McKenzie Addison Kimble April 30, 2015 Julian and Natasha (Allen) Kimble Grandparents: Eddie and Janet Allen and Demetrius and Chom Kimble St. Joseph Medical Center, Tacoma Photo by Kristin Dain Photography

Emmet Wally Zacherle Feb. 12, 2015 Wally and Sam Zacherle Grandparents Amy Plankers, Pam Bob, Sue and Andy Swartsel, Howard and Pinki Swartsel Mid-Valley Hospital, Omak Photograph by BluElephant Photography

Bristol Faith Latimer April 30, 2015 Brendon and Karen Latimer Grandparents: Corey and Tiffany Keeton, Amber Latimer, Philip and Rhonda Ursua Mid-Valley Hospital, Omak

Dane Matthew and Caden Thomas Barnett Nov. 21, 2015 Tim and Shannon Barnett, Wenatchee Grandparents: Lee and Jeanie Barnett, Tonasket and Dave and BeLinda Buehler, Selah Great-grandmothers: Ann Hogan Anderson, Omak; Betty Buehler, Ellensburg

2016 Oh, Baby, The Chronicle — Page 11

Meddow Tala Brown Sept. 3, 2015 Anthony Brown and Marugenia Mosqueda

Luka Creel Draggoo Nov. 27, 2015 Braden and Jessica Draggoo

Grandparents: Mary and Mitch Brown and Marianne and Salvador Mosqueda Mid-Valley Hospital, Omak

Grandparents: Nancy and the late Richard Draggoo Jim and Kim Bartel Great-grandparents: Annie and the late Gene Sackman

Callahan Jae Neher April 24, 2015 Craig and Marcie Neher

Amzie Mae Ascensio March 26, 2015 Jesse and Tami Ascensio

Grandparents: Judy and Jesse Adams, Janeen and Steve Weinke, and Jim and Helen Neher Harney District Hospital, Burns, OR

Big sisters and brother: Jaiden, Hailee, and Alexander Grandparents: Matt and Beth Thompson, Kat Warford Central Wash. Hospital, Wenatchee

Harper Combs-Chapa July 17, 2015 Michael Chapa and Lacey Combs Mid-Valley Hospital, Omak

What good mothers and fathers instinctively feel like doing for their babies is usually best after all. -- Benjamin Spock

Haylee May Hitchcock May 1, 2015 Colin (Chris) and Andrea (Watt) Hitchcock Grandparents: Diane Ewer and Richard Watt, and Rick Hitchcock and Alice Fenaux MCV, Richmond, Virginia

Henry “Hank” Timm Derting Dec. 22, 2015 Will and Nicole Derting Brother: Gus Derting

Joanna Jackson Feb. 12, 2015 Darrin and Jessica Jackson

Grandparents: Brad and Margaret Derting Great-Grandparents: Jim and JoAnn Derting Ephrata, WA

Grandparents: Dale and Debbie Tugaw and Mike and Gay Albee Born Rapid City, South Dakota

Shania Dawn Bitonti Feb. 27, 2015 Bud Bitonti and Tiffany Herriman Brothers: Raven and Tucker Bitonti Grandparents: Glenn Herriman, Belinda Herriman, Debbie Simpson Omak Photograph by BluElephant Photography

Ashton Hayze Rhodes Oct. 5, 2015 Anthony Rhodes and Rebecca Wick Grandparents: Laura and Joe Rhodes, Gene & Rhonda Wick Mid-Valley Hospital, Omak

Lane Martin March 4, 2015 Jordan and DemiJo Martin Grandparents: Doug and Jana Heindselman and Chris and Julie Martin Mid-Valley Hospital, Omak

Cedric Gregory Coyne Nov. 22, 2015 Jesse Lee Coyne and Skylar Staggs Grandparents: Kim Staggs and Ronnie and Cliffene Coyne Great-grandmother: Shirley Staggs Providence Holy Family Hospital, Spokane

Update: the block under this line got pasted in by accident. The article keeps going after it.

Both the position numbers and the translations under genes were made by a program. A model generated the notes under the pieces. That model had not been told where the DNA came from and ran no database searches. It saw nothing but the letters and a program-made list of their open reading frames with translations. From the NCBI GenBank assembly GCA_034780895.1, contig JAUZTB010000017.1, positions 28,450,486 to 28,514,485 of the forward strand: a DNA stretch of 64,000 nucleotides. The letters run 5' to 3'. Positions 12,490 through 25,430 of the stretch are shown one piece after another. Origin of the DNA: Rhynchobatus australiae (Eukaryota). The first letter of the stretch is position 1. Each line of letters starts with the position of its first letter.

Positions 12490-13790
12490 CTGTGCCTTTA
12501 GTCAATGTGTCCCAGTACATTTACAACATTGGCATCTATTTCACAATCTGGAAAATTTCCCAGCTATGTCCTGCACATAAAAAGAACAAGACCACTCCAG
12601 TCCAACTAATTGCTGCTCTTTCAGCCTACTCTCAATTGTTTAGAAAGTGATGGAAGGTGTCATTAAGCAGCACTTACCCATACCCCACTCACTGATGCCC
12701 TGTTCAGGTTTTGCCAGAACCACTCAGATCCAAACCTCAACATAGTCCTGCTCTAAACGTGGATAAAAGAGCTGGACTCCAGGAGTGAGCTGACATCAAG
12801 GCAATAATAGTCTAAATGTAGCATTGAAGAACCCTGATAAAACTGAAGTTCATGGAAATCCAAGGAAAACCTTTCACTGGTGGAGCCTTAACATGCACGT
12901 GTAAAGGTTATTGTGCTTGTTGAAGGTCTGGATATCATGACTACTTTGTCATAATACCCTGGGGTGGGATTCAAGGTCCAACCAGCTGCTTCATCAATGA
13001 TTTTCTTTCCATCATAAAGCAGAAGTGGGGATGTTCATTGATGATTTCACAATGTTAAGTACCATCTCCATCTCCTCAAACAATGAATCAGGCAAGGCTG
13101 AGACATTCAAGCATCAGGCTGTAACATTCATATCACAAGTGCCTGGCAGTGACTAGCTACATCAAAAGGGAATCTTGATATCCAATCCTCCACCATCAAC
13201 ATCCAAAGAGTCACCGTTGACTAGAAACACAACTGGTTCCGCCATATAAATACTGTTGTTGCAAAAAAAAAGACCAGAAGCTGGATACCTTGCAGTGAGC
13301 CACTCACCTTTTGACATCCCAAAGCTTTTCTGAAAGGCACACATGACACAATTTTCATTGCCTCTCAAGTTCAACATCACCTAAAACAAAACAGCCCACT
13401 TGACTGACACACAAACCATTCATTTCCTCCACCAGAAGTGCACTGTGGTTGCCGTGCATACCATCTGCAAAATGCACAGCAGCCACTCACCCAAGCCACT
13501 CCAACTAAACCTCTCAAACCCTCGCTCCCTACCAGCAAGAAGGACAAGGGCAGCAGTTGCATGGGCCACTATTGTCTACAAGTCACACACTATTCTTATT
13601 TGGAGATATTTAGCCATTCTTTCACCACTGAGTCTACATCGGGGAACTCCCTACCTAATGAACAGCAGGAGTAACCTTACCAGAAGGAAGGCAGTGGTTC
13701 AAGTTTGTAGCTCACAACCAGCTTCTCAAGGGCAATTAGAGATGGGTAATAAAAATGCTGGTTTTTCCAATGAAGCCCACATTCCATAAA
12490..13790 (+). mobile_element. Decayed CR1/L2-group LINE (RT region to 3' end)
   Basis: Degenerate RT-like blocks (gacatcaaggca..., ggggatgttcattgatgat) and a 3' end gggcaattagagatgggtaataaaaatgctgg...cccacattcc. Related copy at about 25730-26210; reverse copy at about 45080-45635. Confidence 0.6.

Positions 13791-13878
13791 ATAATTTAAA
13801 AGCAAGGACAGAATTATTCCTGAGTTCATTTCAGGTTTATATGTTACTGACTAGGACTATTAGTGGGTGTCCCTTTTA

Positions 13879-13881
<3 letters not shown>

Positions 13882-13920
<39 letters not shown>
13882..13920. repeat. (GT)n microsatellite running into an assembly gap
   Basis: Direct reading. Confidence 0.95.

Page 12 — 2016 Oh, Baby, The Chronicle

Marlin George Payne May 26, 2015 Aaron and Elena Payne, Wenatchee, WA Grandparents: Suzanna and Grier Jeeris, Poulsbo, WA; Dale and Judy Payne, Omak Central Washington Hospital, Wenatchee, WA

Lucie Jane Marchand Sept. 3, 2015 Francis Marchand and Ashlee Abrahamson Grandparents: Lori Kruse-Stensgar, LeRoy Abrahamson, Janice WilliamsMarchand, Felimore Orozco

Cayslee Mae Jones July, 9, 2015 Charles and Gretchen Jones Grandparents: Greg and Lisa Rothrock, Gene and Alicia Jones, Brenda Jones Mid-Valley Hospital, Omak

Scarlett Chamberlin Jan. 27, 2015 Brian and Lacey Chamberlin

Tayvin Steele Pakootas Jan. 5, 2015 Brett Pakootas and Perla Fonseca

Grandparents: Wynn and Wendy Schell Jim and Hazel Chamberlin Mid-Valley Hospital, Omak

Grandparents: Polly Peasley, William Pakootas, Virginia Fonseca Three Rivers Hospital, Brewster

A baby has a special way of adding joy in every single day. -- Author Unknown Anya Renee Scroggins Sept. 18, 2015 Tomas Scroggins and Tina Rieken Maternal grandparents: Rachael Williams and Mitch Pettengill Paternal grandparents: Cindy R. Scroggins and Larry E. Scroggins Mid-Valley Hospital, Omak

Hudson Clay Wall Nov. 27, 2015 Brick and Gale Wall, Oroville

Willow Diaz Nov. 17, 2015 Jesus and Linda Diaz

Grandparents: Mike and Sharon Watkins, Oroville; Peggy Wall, Oroville; and the late Allan Wall and Louanna Wall, Wenatchee Siblings: Mason and Katie Wall, Oroville

Samara Ann Wert Nov. 11, 2015 Ash and Ashley Wert Paternal grandparents: Randy and Stephanie Wert Maternal grandparents: John Oliver and Anita Gorr Paternal great-grandparents: Barton and Carla Wert, Alan Bingham, Janice Hinton Maternal great-grandparents: Bob and Roberta Oliver

Andrew Wapato-Mills June 10, 2015 Mid-Valley Hospital, Omak

Arianna GunShows Jan. 7, 2015 Palmer GunShows and Shiree Isaacs Grandparents: Paternal grandparents: John GunShows, Sr. and Brenda Whiteshield Maternal grandparents: Allen Isaacs and Beverly Harlow Mid-Valley Hospital, Omak

Grandparents: Joyce Gonzalez; Pedro and Esperanza Gonzalez; Jesus and Rosario Diaz Great-grandmother: Fern Howard Great-great-grandmother: Addie Richardson Mid-Valley Hospital, Omak

Sonya Grace Ochoa Shiles July 17, 2015 Kristina Shiles and Alberto Ochoa Siblings: Alberto Ochoa, Jr. and Emily Shiles Mid-Valley Hospital, Omak Photograph by Nicole Allen at BluElephant Photography

Oh, Baby! 2016  

Photos of the babies born in Okanogan and Ferry counties during 2015.

Read more
Read more
Similar to
Popular now
Just for you